From D.C. community leaders, a to-do list for Mayor Gray
Mayor Gray, you campaigned promising a change in how the District government interacts with its citizens as it makes decisions. You promised an open and collaborative process, and keeping that promise is the most important thing you can do over the next four years.
Unlike Mayor Adrian Fenty's administration, which ranged from imperial to merely autocratic and in which communication was a one-way street, you should present District residents with options rather than decisions that are fait accompli. After all, we are adults, not children. Respect our views. Recognize that those who disagree with you are not your enemies. Do not pit one group of citizens or neighborhoods against another. And above all, learn not just to tolerate criticism but to treat it as a chance to learn and improve.
If you and your department and agency appointees are straight with us and run a transparent, collaborative administration, not all the decisions may necessarily come out the way you anticipated or hoped for. But your administration will run a lot better with the consent and assent of the citizens than it would without it.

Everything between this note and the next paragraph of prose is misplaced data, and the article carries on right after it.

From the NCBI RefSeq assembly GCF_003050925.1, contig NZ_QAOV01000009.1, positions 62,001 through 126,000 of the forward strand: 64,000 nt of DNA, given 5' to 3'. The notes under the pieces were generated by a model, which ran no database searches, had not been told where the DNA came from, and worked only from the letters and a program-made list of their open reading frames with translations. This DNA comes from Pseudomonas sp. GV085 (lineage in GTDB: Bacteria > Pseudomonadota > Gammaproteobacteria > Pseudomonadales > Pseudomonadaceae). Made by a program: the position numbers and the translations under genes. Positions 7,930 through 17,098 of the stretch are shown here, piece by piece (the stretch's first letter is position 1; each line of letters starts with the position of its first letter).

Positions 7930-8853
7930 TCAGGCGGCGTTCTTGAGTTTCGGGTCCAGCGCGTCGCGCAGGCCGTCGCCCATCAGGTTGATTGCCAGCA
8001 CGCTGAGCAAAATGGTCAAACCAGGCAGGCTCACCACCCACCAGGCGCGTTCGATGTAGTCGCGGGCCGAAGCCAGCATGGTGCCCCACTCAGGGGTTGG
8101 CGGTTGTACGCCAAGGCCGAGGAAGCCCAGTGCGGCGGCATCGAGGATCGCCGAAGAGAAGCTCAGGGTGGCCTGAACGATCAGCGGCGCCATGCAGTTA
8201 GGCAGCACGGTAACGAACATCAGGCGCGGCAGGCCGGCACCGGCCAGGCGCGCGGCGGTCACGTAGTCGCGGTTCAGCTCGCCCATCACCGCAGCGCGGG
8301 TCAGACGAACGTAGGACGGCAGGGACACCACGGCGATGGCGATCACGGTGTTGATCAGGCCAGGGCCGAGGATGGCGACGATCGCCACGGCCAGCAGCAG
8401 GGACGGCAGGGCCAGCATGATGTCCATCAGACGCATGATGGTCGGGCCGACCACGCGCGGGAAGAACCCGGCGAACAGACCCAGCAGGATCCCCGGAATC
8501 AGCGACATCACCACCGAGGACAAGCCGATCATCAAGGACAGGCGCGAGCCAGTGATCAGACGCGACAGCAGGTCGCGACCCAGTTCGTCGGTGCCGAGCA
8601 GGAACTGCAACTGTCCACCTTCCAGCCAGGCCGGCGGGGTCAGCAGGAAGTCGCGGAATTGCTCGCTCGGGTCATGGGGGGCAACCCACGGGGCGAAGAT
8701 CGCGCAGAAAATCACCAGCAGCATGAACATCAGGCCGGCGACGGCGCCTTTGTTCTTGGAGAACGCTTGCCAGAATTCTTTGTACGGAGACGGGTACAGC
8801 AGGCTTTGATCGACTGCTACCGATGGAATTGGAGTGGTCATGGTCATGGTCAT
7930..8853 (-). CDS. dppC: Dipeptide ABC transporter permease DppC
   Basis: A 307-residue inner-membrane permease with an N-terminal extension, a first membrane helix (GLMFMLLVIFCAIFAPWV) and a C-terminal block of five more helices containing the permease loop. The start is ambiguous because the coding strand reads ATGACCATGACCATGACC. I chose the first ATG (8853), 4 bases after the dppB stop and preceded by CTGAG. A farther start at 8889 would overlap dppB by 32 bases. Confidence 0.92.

- Dorothy Brizill, executive director, DCWatch.com
You can boost employment, slash government spending and reduce the city's carbon footprint all at once. Here's how.
First, train and put the unemployed to work weatherizing low-income homes. Next, have this growing workforce install solar panels on City Hall, libraries, firehouses and schools throughout the city. "Solar garden" laws that promote shared solar installations, along with other renewable-energy incentives, would encourage individuals and businesses to invest in renewable power sources and reap the dividends via lower utility bills.
Finally, you should replace the archaic incandescent lamps now found in 6,500 D.C. streetlights with LEDs, which use much less electricity and last 16 years longer. Smart streetlighting would improve public safety and save us millions of dollars annually.
The ever-greener City Council and the people of the District stand ready to support you as you lead us into a green-energy future.
- Jim Dougherty, conservation chair
Put people to work.